Sunday, November 11, 2018

3 Shifts to Make Learning Personal

In education, a lesson makes or breaks a learner’s experience in a classroom.  Planning takes time. I remember many nights and weekends that I spent countless hours developing a variety of activities that would keep my students engaged while also following the scope and sequence of the curriculum based on the standards that needed to be addressed.  When it is all said and done, it is more about the experience than the lesson, but the latter is necessary to create the former.  The key to strengthening learning and instruction consists of the right balance of two main components:

  1. Instruction (what the teacher does)
  2. Learning (what the student does)

Balance surely is important. There is a time for direct instruction, but many learners would tell you outright that this component of a lesson is not what they really crave or find meaningful. In Learning Transformed Tom Murray and I examined research and evidence to conclude that kids want a learning experience that is personal while educators want alignment with the real expectations placed on schools across the world.  Finding common ground in this area at times poses quite the challenge.  Any personalization necessitates a move from “what” to the “who” to emphasize ownership of learning.  Sounds simple enough right?  Getting everyone on board becomes the challenge.

Make the shift to personal learning goes right back to finding the right balance between instruction and learning.  Success in this area requires a shared vision, language, and expectations that not only make sense, but also jive with curriculum, standards, and assessment.  Enter the Rigor Relevance Framework.  Now I am not going to rehash the details of this tool as I have been writing about it for years, but I will provide an image of it below. The essence of the framework is quite simple as it allows for a lens for teachers and administrators to determine the level of thinking and relevant application that kids demonstrate while engaged in the process of learning. Instilling a purpose of learning while challenging all kids in the learning process is at the heart of a more personal approach.



Solid instruction should lead to great learning where kids are in the proverbial driver’s seat.  The Rigor Relevance Framework unearths three critical shifts in practice that can lead to personal learning experiences for kids.  As I love using images to articulate ideas and concepts, I will frame each shift with a question that will then be described in more detail using an associated image.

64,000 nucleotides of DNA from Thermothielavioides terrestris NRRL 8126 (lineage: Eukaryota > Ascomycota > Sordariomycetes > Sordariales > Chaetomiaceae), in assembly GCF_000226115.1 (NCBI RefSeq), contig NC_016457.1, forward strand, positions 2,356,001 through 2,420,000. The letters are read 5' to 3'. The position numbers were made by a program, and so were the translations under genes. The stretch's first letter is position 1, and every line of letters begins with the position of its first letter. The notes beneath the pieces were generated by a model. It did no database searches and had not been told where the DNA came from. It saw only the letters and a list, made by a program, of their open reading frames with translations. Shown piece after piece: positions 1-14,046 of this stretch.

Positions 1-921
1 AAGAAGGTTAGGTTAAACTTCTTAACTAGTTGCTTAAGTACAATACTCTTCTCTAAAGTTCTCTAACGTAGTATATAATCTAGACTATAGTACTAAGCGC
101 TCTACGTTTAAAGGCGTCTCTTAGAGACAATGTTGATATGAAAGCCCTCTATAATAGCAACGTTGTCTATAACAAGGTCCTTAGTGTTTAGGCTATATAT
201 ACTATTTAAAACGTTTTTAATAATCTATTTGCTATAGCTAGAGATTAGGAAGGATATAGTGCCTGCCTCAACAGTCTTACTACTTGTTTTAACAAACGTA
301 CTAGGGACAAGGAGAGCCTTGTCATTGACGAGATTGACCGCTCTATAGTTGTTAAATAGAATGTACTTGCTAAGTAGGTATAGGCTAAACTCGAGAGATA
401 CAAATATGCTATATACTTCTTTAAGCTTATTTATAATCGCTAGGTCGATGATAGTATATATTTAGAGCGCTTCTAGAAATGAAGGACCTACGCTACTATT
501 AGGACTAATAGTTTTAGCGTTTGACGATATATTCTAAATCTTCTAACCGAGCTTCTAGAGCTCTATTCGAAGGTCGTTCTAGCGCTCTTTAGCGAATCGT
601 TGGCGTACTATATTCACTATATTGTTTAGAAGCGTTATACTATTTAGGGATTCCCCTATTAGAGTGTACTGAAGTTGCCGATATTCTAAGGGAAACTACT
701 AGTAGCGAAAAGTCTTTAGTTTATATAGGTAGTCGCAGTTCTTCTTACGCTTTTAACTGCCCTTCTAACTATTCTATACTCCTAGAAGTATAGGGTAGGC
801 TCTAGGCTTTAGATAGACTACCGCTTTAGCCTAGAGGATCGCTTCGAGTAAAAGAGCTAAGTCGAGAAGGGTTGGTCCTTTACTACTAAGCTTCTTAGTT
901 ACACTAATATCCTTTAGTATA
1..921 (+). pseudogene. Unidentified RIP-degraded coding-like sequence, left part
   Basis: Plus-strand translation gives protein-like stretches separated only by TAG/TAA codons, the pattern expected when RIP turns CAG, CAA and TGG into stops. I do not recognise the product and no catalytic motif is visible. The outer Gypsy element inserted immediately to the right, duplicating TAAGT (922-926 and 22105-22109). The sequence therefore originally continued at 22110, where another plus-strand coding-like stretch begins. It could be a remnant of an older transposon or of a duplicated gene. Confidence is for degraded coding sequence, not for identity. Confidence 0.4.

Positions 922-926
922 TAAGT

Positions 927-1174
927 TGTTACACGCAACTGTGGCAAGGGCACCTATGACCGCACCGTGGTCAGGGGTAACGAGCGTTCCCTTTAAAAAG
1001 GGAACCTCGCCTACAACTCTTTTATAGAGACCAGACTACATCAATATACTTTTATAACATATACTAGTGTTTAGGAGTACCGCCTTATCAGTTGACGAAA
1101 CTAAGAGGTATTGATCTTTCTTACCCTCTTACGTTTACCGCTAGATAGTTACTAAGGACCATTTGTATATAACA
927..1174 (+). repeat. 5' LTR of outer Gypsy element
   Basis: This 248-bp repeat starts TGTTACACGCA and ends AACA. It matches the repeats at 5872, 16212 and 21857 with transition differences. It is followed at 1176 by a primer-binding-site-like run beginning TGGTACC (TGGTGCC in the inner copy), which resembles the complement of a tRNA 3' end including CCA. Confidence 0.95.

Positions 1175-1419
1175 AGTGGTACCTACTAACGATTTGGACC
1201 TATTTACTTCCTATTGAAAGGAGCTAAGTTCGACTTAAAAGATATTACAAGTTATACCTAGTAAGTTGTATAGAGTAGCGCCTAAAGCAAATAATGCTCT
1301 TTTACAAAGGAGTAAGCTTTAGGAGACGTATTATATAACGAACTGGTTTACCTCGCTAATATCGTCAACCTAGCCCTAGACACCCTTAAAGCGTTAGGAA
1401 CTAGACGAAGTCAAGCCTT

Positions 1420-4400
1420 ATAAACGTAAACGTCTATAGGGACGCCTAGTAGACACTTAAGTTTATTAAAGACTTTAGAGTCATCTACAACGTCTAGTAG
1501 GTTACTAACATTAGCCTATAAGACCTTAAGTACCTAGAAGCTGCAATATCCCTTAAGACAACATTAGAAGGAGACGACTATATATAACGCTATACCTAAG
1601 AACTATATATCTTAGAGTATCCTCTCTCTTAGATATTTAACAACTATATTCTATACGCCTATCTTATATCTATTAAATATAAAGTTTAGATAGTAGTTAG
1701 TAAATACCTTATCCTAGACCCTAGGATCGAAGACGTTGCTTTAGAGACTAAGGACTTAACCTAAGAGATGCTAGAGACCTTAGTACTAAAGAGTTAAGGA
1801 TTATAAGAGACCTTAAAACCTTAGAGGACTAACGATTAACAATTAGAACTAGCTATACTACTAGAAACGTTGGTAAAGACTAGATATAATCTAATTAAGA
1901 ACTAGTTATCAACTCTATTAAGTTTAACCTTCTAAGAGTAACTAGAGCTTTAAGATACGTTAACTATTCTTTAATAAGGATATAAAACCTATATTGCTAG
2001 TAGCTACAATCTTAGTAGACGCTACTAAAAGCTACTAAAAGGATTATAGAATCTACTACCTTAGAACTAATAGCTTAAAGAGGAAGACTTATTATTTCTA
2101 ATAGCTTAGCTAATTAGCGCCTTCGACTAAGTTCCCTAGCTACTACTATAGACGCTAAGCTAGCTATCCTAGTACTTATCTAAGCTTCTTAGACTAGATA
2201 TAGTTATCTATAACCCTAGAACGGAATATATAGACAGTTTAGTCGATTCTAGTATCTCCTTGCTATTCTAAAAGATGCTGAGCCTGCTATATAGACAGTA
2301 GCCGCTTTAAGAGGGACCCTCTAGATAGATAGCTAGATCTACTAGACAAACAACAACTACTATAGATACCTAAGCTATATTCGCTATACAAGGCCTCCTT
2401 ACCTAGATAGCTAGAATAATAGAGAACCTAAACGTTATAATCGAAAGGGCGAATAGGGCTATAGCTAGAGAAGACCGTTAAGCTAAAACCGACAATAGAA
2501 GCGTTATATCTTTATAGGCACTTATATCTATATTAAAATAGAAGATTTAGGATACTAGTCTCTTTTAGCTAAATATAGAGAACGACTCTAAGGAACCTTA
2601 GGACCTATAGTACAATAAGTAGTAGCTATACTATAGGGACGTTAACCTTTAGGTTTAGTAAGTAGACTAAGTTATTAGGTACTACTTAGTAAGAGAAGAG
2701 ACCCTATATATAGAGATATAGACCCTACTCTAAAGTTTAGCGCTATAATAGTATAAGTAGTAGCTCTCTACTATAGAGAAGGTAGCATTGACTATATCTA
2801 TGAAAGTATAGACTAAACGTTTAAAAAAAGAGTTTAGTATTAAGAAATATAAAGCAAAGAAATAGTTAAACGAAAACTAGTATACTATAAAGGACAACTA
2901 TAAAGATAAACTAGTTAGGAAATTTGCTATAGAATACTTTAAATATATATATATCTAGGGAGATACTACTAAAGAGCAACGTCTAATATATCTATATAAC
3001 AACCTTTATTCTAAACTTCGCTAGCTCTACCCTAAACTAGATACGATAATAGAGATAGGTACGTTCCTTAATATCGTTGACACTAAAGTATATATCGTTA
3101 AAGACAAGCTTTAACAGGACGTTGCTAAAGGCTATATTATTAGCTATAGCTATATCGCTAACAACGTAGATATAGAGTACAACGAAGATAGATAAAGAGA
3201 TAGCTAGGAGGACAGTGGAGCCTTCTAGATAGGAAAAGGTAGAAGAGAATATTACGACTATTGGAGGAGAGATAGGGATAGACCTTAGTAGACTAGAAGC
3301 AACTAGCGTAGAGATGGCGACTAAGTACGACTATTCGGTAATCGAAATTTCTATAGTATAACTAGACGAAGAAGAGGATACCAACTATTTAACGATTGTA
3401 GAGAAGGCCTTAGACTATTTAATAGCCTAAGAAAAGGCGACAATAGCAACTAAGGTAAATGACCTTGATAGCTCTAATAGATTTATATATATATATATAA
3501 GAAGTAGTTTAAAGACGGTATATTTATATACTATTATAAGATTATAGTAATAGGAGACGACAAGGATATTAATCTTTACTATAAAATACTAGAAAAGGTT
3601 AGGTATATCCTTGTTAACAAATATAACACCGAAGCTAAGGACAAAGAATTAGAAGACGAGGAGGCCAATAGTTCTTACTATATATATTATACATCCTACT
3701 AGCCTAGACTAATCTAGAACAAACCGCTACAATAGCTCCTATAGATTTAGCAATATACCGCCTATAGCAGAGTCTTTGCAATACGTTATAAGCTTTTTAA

Shift 1: Are learners telling us what they know or showing that they actually understand?



Shift 2: Who is doing the work and thinking?



Shift 3: Who is asking the questions?



There is obviously more to consider when embracing and implementing the shifts listed above.  A personal learning experience doesn’t sacrifice higher-level thinking and application just for the sake of relevance and meaning.  Sound pedagogy lays the foundation with an added emphasis on scaffolding, innovative assessment, and improved feedback.   Student agency and technology both play a huge role throughout by empowering learners through choice, voice, and advocacy.  When these are combined to create effective blended learning activities in flexible spaces, the added elements of path, pace, and place further influence the personalization that will help kids flourish regardless of zip code or label.

However, it is the third shift that tells the tale as to whether a lesson or task supports rigorous and relevant learning to create a more personal experience for kids.  If kids see and understand the purpose while being challenged, then they will be asking the questions.  Better outcomes rely on transforming practice in a way that kids of the present and future can relate.  Making learning personal is a means to this end. 

2 comments:

  1. would you explain the three elements that you mentioned in the article....the added elements of path, pace, and place .

    Sheila.Carves@yahoo.com

    ReplyDelete
    Replies
    1. Sheila - Take a look here for a more detailed explanation https://www.inacol.org/news/what-is-blended-learning/

      Delete